A few years ago I was teaching World Geography to middle school kids. We’d done a unit on the phenomenon of genocide, and at about the same time Paul Rusesabagina came to our city for a speaking engagement. I organized a field trip, and we all heard the first person account of the hotel manager who sheltered Tutsis in Rwanda in 1994.
Truly, his story is remarkable. At risk of his safety and that of his family, Paul Rusesabagina (played in the film Hotel Rwanda by Don Cheadle) used his connections and wiles to save more than a thousand refugees. Think the Schindler’s List of Africa.
The audience was full of gushing praise for him. Each person who got up to ask a question at the end of Paul Rusesabagina’s presentation began with some version of, “You are extraordinary.” or “You are exceptional.” or “You are amazing — I would never be able to be so brave.”
With each of these proclamations, I saw Paul Rusesabagina slump a little. Each time, he protested, “No, I’m not. My point is that I am just like you — in extraordinary times, we all can be extraordinary. We all have it in us, and I am proof of that.”
Still, the audience continued to set him apart.
I left the auditorium that day feeling sad for Paul Rusesabagina, who looked a bit lonely, a bit defeated in the way his message had been received. Who, as if to make my point, titled his book An Ordinary Man.
Now, on to open adoption parenting.
Thank you all so much for your feedback on my recent post about open adoption parenting.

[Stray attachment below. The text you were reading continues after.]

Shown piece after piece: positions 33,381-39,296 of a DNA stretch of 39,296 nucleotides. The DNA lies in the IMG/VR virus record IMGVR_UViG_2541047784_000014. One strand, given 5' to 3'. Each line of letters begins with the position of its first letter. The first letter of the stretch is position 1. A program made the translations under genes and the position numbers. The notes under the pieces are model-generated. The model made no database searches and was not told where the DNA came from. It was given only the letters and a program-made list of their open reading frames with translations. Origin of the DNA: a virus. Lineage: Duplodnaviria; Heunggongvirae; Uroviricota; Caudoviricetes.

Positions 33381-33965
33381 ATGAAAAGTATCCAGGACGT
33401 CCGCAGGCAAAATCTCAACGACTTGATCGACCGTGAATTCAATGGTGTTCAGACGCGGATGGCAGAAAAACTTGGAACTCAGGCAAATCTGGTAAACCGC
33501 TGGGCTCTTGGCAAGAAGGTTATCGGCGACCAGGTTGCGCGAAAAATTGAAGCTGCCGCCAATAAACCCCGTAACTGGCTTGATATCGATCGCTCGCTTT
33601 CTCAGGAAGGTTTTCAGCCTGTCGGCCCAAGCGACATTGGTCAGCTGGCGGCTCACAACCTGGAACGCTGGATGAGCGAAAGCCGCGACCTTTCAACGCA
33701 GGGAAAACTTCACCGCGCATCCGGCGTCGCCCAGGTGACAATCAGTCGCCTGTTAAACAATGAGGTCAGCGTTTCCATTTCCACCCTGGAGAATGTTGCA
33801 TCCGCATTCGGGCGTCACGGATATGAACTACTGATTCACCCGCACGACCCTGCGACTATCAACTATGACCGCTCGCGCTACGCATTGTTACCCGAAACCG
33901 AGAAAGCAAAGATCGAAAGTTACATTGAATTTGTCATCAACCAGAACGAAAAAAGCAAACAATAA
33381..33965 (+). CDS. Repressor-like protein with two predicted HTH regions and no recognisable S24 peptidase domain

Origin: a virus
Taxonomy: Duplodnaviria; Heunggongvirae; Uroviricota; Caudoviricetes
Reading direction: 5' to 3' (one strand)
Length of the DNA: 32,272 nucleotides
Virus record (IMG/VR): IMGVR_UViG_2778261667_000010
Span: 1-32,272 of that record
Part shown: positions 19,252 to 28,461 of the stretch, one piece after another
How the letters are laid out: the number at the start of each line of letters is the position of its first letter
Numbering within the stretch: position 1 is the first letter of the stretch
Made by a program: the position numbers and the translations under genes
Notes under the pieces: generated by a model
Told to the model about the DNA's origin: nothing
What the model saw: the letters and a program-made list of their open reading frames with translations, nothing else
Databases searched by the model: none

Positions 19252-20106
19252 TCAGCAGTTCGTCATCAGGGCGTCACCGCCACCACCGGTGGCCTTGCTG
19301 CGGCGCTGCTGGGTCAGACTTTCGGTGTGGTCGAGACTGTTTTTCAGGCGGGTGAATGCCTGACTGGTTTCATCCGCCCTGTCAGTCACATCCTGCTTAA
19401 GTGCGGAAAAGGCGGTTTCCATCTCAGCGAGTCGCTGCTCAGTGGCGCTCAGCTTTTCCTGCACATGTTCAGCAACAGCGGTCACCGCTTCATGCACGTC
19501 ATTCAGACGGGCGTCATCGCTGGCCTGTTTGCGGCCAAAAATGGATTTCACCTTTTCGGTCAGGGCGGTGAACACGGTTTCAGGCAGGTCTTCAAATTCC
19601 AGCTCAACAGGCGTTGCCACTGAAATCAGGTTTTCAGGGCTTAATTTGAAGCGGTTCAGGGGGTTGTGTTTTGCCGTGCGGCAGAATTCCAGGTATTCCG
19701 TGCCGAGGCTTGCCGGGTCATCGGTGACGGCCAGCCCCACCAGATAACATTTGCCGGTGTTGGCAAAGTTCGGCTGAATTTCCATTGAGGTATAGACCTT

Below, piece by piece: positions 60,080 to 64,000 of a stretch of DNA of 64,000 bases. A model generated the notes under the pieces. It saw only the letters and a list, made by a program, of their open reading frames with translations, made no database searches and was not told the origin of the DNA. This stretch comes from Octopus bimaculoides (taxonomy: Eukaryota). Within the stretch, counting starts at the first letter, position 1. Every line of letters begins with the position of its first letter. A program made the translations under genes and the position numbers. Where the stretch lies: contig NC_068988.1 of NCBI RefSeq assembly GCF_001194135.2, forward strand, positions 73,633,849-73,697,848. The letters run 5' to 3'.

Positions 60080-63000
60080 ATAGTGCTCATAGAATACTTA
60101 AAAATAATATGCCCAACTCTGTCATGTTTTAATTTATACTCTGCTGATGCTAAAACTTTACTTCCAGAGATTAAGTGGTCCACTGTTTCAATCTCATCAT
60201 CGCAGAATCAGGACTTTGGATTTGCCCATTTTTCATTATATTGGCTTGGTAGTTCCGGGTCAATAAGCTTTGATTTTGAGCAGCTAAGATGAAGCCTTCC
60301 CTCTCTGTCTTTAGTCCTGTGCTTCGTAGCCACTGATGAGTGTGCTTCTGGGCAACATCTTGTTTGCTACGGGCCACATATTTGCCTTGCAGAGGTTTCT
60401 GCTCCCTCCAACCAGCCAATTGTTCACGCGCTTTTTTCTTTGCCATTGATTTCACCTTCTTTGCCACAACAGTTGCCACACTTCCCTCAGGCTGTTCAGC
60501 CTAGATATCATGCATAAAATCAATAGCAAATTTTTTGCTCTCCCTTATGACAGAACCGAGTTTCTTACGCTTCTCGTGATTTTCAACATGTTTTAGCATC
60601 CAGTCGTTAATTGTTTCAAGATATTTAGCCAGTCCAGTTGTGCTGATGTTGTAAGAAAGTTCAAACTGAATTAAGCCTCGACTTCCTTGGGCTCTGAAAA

But. And I say this with great affection. Some of you missed the point. The conversation I had with Tessa was not the result of me being an all-wise mom (I’m not). Or because I am more mature, thoughtful, ego-less than the average Jane (most definitely not).
It’s just that in one moment, I stopped long enough to tune into deeper wisdom. I lived from my heart, not my fears.
And you can, too.
Don’t tell me, any of you who are or will be parents, that you wouldn’t run into a burning building to rescue your child. Don’t tell me that you wouldn’t jump in front of a bus to prevent your child from being hit. We say it all the time — this type of love transcends all. And in a moment where you’re called on to do something heroic, you would not think twice.
So why would you react any differently with the relatively minor thing of resolving your own fears and insecurities for the sake of your child?
Maybe the way I handled Tessa’s question was incredible, extraordinary, remarkable. But, over and over again, incredible, extraordinary, remarkable things are done by ordinary people.